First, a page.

"I simply want people to make conscious, informed decisions about the actions they take" is an example of the ethos behind the whole of Personal Kanban.
I first made a Kanban board over 3 years ago in order to make visible to my team mates and project manager, the other work I was doing in addition to stories (the project was run using Scrum). At that point that is all a Kanban board was, a way to show how busy I was, other than that I didn't get why it was meant to be so different to a Scrum wall. Personal Kanban explained to me why this visibility was important to me, over and above protecting me from the expectations of my project manager, something I was aware of, yet didn't understand.
This book would be worth it just for the insights into visualisation to aid decision making, yet it goes further than that. Before reading Personal Kanban I hadn't thought about mapping what I value or my goals to the visualisation of my everyday work. The idea that I could see how often and well I am giving feedback (from my perspective), right there on the same board that shows the work I am doing was a revelation for me.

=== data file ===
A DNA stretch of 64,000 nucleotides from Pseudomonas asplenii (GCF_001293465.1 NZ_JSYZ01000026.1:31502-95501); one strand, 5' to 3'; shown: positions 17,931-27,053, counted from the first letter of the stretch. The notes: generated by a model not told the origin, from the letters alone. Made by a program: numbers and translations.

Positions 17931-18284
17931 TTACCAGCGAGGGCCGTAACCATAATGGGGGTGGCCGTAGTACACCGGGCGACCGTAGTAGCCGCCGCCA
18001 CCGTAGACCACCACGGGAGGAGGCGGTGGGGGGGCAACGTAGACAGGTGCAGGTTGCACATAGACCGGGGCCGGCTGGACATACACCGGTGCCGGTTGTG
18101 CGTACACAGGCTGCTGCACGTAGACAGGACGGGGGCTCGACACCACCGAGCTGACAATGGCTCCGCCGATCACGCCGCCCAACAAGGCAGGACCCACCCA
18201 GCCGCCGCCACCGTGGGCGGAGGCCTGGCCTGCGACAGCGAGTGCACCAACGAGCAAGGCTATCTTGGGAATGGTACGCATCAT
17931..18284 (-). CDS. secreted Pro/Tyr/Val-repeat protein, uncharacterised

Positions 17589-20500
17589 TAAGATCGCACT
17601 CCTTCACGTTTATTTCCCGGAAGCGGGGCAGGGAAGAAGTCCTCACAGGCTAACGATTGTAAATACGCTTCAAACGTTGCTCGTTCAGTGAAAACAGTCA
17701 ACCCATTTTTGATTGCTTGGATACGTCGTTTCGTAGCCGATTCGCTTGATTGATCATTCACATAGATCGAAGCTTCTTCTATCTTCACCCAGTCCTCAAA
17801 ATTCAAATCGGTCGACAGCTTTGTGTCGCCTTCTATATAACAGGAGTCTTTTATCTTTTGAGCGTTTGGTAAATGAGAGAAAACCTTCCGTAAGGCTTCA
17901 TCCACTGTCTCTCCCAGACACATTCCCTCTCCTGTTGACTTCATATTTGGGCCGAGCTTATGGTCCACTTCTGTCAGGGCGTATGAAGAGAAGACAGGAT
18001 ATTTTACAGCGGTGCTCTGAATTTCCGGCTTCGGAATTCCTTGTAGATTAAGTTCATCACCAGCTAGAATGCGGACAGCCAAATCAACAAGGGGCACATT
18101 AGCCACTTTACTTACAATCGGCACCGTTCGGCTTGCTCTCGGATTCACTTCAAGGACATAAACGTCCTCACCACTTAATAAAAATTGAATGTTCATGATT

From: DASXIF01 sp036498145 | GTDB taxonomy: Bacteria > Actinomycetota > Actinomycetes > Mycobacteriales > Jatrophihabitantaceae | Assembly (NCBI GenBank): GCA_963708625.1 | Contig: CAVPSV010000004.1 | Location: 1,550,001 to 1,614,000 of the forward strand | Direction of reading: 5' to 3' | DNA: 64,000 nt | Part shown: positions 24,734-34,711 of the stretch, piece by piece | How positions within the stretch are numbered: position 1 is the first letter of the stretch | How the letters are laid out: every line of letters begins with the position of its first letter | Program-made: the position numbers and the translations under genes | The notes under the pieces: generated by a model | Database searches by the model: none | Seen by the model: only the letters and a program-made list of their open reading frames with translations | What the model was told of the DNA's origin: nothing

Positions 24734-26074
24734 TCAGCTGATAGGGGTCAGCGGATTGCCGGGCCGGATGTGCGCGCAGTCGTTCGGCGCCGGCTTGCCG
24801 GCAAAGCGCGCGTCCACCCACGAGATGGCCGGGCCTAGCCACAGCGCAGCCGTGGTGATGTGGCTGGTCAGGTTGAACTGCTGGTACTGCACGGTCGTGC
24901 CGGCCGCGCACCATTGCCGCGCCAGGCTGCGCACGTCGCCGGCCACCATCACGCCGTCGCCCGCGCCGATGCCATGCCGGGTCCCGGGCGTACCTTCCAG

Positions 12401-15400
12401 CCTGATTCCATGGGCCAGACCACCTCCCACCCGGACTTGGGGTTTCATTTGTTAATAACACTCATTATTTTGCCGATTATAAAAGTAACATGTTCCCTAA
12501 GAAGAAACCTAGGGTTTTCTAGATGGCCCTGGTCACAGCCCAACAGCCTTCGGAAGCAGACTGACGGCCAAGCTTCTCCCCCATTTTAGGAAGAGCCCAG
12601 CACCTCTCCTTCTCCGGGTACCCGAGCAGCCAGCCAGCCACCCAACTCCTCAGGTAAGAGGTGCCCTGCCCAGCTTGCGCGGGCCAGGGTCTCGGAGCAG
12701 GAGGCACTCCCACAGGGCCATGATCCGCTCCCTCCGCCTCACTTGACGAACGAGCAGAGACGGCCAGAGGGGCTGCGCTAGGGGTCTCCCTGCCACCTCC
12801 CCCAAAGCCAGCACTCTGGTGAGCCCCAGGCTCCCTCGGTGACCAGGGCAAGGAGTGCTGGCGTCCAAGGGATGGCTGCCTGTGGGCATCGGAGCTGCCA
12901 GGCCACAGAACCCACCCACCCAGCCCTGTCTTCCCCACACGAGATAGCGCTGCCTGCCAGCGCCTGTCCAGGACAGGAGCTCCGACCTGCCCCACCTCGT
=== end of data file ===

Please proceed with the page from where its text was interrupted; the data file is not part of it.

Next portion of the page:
And if that wasn't enough, I learnt about how cognitive load, stress and bias effect our ability to make good decisions, which lead to us being less effective by doing the wrong things, or the right things at the wrong time or badly.
This book applies to your whole life, not to a single part of it, it isn't exclusively a software development book, yet I heartily recommend it to anyone who does that kind of work. Don't be put off by the title, the ideas presented can be used just as effectively within a team as they can personally. It is a quick read and well worth your time if your interested in using your time more effectively, learning more about the psychology of how we get things done and make decisions or just want some lovely stories of how people figured out how to deal with the craziness of modern life.
Small disclaimer: I met Jim and Tonianne before reading the book.